The pandemic has increased calls for a national ID system to improve access to relief funds. Experts say that the proposed plan may not work and may put data security and privacy at risk.
Lina, 50, has not been to work in several months, ever since the Philippines locked down in March due to the coronavirus. She lives in a highly dense urban area in metro Manila, considered a vulnerable hotspot for new cases. At the height of the lockdown, only one member per household was allowed to go out, using a quarantine pass supplied by local officials to buy food and supplies at specific times of day.
The government of the Philippines has imposed what is now considered to be the longest lockdown in the world. For Lina, who lives paycheck to paycheck, cash is running out fast. It is not easy to rely on the food handouts of the city government. She may be entitled to government wage subsidies, but she does not have a bank account, so she needs to go to a remittance center to claim her benefits. After waiting for several long weeks, she finally received the message that she can claim the first tranche of her subsidy: 8,000 pesos (USD 160 or EUR 143).
However, in trying to claim this much-needed assistance, Lina encountered several problems. First, she could not go out for several days due to the lockdown. Once she finally made it to the remittance center, the lines of people attempting to claim their subsidies went on for blocks; in their desperation, they were not able to observe proper social distancing rules. Still, she stayed in line. Lina prepared two IDs and filled out a claim form while waiting. Eventually, the remittance center workers announced that they had run out of cash for the day, and that they will collect the identification of those still waiting so that they can be verified and come back another time.
Lina’s story is only one of many similar stories of Filipinos hit hard by the pandemic. The health crisis has tested the efficiency of the delivery of social assistance to citizens. Part of the challenge is being able to correctly identify constituents living in their respective cities in order to ensure that aid is being given to whom it is due, and that the system is not being abused. Many think that a national ID system could be the solution.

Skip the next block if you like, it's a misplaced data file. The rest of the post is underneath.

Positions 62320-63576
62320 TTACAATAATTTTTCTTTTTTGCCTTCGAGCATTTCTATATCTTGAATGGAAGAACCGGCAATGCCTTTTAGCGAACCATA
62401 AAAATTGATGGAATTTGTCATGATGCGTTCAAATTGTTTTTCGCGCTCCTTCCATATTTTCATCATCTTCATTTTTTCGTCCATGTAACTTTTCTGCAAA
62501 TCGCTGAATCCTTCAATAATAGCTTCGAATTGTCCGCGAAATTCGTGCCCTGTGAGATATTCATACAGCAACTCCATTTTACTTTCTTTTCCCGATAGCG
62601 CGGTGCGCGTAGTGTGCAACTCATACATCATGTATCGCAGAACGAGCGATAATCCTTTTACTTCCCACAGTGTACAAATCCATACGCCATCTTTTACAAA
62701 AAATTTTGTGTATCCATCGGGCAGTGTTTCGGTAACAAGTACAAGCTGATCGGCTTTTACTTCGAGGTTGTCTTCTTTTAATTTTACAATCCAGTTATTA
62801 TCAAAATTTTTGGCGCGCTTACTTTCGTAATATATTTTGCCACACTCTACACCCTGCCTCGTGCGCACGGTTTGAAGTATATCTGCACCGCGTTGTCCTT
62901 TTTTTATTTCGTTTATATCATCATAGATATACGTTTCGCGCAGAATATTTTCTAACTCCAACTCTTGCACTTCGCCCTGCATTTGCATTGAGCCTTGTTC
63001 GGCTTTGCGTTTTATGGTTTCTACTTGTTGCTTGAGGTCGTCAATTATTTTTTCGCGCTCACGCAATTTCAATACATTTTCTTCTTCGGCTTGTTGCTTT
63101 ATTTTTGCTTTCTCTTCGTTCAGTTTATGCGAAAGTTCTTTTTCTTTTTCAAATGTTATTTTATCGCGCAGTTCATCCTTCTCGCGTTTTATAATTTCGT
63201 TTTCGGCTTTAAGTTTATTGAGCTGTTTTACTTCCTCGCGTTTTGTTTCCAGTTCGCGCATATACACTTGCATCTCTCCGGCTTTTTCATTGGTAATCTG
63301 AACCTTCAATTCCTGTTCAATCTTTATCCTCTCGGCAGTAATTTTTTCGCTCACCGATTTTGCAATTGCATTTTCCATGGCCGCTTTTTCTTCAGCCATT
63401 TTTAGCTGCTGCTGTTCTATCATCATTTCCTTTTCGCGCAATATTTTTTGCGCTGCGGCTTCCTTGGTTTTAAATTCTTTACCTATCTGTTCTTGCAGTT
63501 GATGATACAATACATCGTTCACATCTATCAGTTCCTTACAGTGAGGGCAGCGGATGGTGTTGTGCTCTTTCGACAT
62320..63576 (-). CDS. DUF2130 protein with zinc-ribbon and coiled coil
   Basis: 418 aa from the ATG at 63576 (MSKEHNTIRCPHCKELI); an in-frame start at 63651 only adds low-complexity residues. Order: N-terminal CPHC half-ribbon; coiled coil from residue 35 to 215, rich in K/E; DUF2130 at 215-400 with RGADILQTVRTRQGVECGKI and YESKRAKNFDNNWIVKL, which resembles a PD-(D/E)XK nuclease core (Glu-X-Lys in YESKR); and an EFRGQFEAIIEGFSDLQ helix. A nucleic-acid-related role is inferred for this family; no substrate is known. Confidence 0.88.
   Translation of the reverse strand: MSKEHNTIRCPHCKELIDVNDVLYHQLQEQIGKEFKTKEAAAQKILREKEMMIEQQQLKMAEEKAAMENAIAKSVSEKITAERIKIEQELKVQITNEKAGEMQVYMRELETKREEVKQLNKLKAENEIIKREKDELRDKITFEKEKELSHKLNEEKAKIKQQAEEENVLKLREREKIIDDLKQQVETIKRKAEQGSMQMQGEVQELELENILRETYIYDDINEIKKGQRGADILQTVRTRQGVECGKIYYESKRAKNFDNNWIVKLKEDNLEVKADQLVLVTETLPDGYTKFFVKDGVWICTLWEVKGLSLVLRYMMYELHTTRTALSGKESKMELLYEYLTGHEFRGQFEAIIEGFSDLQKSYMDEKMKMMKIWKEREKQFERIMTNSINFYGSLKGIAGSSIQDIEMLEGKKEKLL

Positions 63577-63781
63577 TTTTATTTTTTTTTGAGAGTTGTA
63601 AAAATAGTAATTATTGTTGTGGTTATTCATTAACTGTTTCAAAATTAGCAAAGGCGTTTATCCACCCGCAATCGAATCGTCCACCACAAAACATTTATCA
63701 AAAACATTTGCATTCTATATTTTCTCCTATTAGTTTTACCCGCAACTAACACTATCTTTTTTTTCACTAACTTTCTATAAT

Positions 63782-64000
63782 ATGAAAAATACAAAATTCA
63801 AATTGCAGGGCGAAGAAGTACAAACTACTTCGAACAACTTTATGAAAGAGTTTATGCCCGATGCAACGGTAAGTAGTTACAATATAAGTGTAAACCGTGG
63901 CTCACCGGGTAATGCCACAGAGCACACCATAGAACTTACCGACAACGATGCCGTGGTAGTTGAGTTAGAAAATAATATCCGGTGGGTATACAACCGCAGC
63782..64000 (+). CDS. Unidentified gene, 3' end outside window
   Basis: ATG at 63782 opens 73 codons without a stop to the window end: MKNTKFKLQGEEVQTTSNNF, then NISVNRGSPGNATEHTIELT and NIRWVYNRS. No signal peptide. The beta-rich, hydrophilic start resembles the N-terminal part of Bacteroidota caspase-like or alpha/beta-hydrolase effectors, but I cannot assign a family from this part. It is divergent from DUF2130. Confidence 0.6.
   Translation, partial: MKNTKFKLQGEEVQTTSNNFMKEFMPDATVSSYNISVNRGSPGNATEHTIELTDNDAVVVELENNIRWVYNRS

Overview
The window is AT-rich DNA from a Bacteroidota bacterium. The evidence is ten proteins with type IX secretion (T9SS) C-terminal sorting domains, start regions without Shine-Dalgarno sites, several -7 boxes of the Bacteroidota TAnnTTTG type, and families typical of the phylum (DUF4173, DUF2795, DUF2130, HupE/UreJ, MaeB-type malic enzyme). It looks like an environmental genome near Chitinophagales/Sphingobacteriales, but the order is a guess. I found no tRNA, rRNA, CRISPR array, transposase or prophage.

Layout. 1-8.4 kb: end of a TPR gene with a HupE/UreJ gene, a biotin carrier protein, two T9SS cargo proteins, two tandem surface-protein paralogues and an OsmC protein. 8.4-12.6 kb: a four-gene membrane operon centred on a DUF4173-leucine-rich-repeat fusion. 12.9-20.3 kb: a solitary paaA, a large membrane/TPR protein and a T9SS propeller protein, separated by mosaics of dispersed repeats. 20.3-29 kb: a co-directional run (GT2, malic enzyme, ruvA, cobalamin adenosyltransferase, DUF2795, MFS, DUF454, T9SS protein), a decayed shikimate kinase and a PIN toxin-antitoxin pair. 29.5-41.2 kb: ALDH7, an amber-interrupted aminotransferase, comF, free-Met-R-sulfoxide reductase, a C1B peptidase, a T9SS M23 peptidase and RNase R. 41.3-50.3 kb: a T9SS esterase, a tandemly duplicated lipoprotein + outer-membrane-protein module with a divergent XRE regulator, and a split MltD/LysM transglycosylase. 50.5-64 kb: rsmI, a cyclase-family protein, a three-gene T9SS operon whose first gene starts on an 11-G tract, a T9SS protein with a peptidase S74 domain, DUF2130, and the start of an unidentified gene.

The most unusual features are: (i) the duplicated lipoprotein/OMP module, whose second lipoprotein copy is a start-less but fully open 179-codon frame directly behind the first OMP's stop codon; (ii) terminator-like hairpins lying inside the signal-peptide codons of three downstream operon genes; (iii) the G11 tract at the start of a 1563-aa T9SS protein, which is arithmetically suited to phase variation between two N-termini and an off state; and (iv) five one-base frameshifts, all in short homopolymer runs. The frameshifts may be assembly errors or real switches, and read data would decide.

National ID across Asia
Right now, the Philippines is one of nine countries in the world without a unified national ID system. While there are numerous other government IDs that could theoretically be used to access social services – including passport, driver’s license, postal ID, social security ID, health insurance ID, and a tax identification card – there are several challenges in practice. Some IDs, such as paper IDs without chips or information storage, are susceptible to forgery and duplication. Furthermore, not all IDs are created equal. Different government agencies have different requirements for ID applications, and so the easiest ones to obtain are often the ones that are not accepted for processes like financial transactions. Moreover, some government agencies or local offices may not have the capacity to properly track the numerous kinds of IDs presented by its constituents in a given area.
"Many think that a national ID system could be the solution."